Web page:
University of Kansas Mourns Death of Former Chancellor Del Shankel
LAWRENCE, Kan. (KU) — The University of Kansas community is mourning the death of its 15th chancellor, Del Shankel, who died July 12 in Lawrence. He was 90. "I am deeply saddened by the passing of Chancellor Shankel, and I offer my sincere condolences to his family, friends and colleagues,” said Chancellor Douglas A. Girod. “During his five decades of service to our university, Chancellor Shankel established a remarkable legacy of leadership and scholarship and touched the lives of countless Jayhawks. He will forever have a special place in KU history.” Delbert M. “Del” Shankel was the only individual to have served as KU’s chancellor twice. Shankel was acting chancellor for the 1980-81 academic year. In 1994 he was interim chancellor for seven months before the Kansas Board of Regents designated him chancellor. In 1995, he left that role and was granted chancellor emeritus status. Shankel came to KU in 1959 as a faculty member in the microbiology department, then known as the bacteriology department. He came to KU to start a program in what was then a new area, microbial genetics, and was promoted to associate professor 1964 and full professor in 1968. Born in Nebraska and raised in Canada, Shankel earned a bachelor’s degree in English from Walla Walla University in Washington and a doctorate in bacteriology and biochemistry from the University of Texas. The microbiology department was his academic home throughout his career at KU. It was where he kept an office, a laboratory and continued to teach classes amidst his forays into administrative roles. It was also where he returned for his final year at KU before retiring with emeritus status in 1996. A memorial service will be held at 4 pm on August 18 at Woodruff Auditorium in the Kansas Union followed by a reception at the Adams Alumni Center.
3 Democrats Raised Over $170 Thousand in Last Quarter in Kansas 3rd District Race
TOPEKA, Kan. (AP) — Campaign finance records show that three Democratic candidates in the 3rd Congressional District each raised more than $170,000 in contributions during the last quarter. But Republican Representative Kevin Yoder continued to maintain a huge fundraising advantage over any potential Democratic challenger. Six Democrats are vying for their party's nomination in the Kansas City-area district. The top Democratic fundraisers for the quarter were labor attorney Brent Welder, with almost $179,000 in contributions; teacher Tom Niermann, with more than $174,000, and attorney Sharice Davids, with almost $172,000. Welder has the most cash on hand at the end of June, with $399,000. Niermann had about $385,000 and Davids, nearly $146,000. But Yoder ended June with almost $1.9 million in cash. He raised about $453,000 in contributions, most of it from political action committees.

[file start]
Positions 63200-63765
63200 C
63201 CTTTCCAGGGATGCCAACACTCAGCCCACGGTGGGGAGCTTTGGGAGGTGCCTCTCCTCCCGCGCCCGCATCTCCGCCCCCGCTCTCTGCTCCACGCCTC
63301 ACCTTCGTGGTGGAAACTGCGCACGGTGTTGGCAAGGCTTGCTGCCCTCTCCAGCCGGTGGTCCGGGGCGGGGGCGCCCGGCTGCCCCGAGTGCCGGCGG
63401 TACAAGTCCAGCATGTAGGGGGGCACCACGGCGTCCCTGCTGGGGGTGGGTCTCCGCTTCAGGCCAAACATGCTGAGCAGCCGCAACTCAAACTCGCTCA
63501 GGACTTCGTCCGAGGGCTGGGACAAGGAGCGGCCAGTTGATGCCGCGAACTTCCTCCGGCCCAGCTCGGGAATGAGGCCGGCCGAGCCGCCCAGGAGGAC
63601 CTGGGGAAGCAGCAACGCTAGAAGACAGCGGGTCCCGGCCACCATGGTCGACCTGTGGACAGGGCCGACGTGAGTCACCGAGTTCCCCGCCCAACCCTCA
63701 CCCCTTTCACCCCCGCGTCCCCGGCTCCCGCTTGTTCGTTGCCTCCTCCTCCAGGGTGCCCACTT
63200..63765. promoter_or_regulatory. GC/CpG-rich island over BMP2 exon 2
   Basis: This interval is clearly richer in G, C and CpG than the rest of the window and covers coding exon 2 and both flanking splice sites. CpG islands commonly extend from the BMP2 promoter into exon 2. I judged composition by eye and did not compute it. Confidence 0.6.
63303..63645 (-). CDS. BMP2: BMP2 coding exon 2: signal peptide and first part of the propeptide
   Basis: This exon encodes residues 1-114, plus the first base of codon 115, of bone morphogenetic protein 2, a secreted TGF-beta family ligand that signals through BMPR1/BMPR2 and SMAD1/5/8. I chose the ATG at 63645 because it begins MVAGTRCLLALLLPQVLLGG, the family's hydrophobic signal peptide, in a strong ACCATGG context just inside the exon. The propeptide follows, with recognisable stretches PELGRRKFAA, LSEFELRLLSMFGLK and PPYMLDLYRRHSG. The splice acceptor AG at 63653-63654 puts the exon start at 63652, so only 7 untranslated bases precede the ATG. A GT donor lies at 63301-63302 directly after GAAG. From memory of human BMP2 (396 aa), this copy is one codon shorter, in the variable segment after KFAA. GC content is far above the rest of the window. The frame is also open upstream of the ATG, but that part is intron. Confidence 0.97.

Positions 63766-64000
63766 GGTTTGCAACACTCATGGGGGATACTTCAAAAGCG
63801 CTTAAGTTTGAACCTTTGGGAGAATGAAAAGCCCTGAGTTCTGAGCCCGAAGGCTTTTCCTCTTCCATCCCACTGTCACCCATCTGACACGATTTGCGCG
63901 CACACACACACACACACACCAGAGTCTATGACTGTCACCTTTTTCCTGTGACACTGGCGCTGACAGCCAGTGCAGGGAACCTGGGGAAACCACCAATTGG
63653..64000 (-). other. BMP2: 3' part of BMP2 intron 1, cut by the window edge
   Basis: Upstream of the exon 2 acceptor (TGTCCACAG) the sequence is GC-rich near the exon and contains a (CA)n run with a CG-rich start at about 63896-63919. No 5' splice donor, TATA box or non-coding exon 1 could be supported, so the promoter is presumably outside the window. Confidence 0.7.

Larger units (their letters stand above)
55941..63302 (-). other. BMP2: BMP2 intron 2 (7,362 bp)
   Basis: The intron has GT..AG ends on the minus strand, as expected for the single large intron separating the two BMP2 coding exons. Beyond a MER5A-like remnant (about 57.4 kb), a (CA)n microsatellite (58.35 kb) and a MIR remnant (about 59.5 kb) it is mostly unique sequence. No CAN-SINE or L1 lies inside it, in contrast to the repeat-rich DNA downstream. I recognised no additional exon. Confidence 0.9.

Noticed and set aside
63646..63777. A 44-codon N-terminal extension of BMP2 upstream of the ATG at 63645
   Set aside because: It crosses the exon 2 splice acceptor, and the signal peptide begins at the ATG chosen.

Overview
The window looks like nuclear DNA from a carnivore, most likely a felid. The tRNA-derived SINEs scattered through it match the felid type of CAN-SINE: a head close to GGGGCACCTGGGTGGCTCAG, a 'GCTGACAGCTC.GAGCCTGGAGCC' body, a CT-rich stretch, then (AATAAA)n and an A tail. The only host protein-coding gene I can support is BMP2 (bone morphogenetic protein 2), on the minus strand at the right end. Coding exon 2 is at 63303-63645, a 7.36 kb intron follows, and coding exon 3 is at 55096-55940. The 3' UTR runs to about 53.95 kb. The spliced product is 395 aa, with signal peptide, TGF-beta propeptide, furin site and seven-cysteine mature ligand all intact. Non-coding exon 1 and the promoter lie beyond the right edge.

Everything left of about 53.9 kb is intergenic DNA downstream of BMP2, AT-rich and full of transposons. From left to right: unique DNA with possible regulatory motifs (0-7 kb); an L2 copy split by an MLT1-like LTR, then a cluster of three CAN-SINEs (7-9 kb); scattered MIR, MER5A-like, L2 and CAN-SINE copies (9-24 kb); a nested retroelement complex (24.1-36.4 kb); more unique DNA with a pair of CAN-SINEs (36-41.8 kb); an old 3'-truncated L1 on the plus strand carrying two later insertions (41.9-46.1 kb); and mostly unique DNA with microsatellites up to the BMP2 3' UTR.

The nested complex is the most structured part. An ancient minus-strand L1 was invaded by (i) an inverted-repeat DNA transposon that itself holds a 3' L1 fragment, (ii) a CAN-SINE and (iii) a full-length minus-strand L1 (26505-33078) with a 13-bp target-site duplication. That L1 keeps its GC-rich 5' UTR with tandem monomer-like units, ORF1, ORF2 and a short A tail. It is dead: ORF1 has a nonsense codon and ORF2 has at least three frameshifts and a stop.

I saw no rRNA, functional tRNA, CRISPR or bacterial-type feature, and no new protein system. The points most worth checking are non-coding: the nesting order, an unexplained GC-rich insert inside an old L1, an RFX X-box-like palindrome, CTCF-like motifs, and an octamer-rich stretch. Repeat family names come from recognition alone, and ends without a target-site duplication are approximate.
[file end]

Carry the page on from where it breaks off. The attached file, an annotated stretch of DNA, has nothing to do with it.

Senator Jerry Moran: Russian Summit Was 'Missed Opportunity'
TOPEKA, Kan. (AP) — Kansas Senator Jerry Moran says President Trump's summit with Russian President Vladimir Putin was a "missed opportunity" to press for "better behavior" from Russia. Moran said during a Fox News interview Tuesday that the summit in Helsinki gave Trump a chance to publicly show solidarity with Europe and NATO and to tell Putin that Russian meddling in U.S. and European elections will not be tolerated. But the Kansas Republican also said he thinks Trump has been strong in dealing with Russia and has not backed off sanctions on that nation. Moran also said he believes Trump sees Russia as an adversary and may have delivered tough messages in private. Moran visited Russia with other senators earlier this month and faced criticism for being there on the Fourth of July.
Kansas to Distribute $5 Million in Security Funds to Schools
TOPEKA, Kan. (AP) — Kansas is distributing $5 million in state grants for security features to improve the safety of children and staff in school buildings operated by more than 150 districts. The Topeka Capital-Journal reports that the state Department of Education began distributing the grants Monday for new doors, windows, security cameras, intercoms and other safety features at schools. The appropriations authorized by lawmakers must be matched by districts submitting requests to the state Board of Education. A total of 153 public school districts have sought $13 million in grants, with a formula devised to bring grant awards within budget. Two districts originally proposed part of their funding be used to buy firearms, but an Education Department spokeswoman says those requests were removed after representatives from partnering agencies rejected the idea.
2 Companies Donate $5 Million to Build Topeka's Downtown Plaza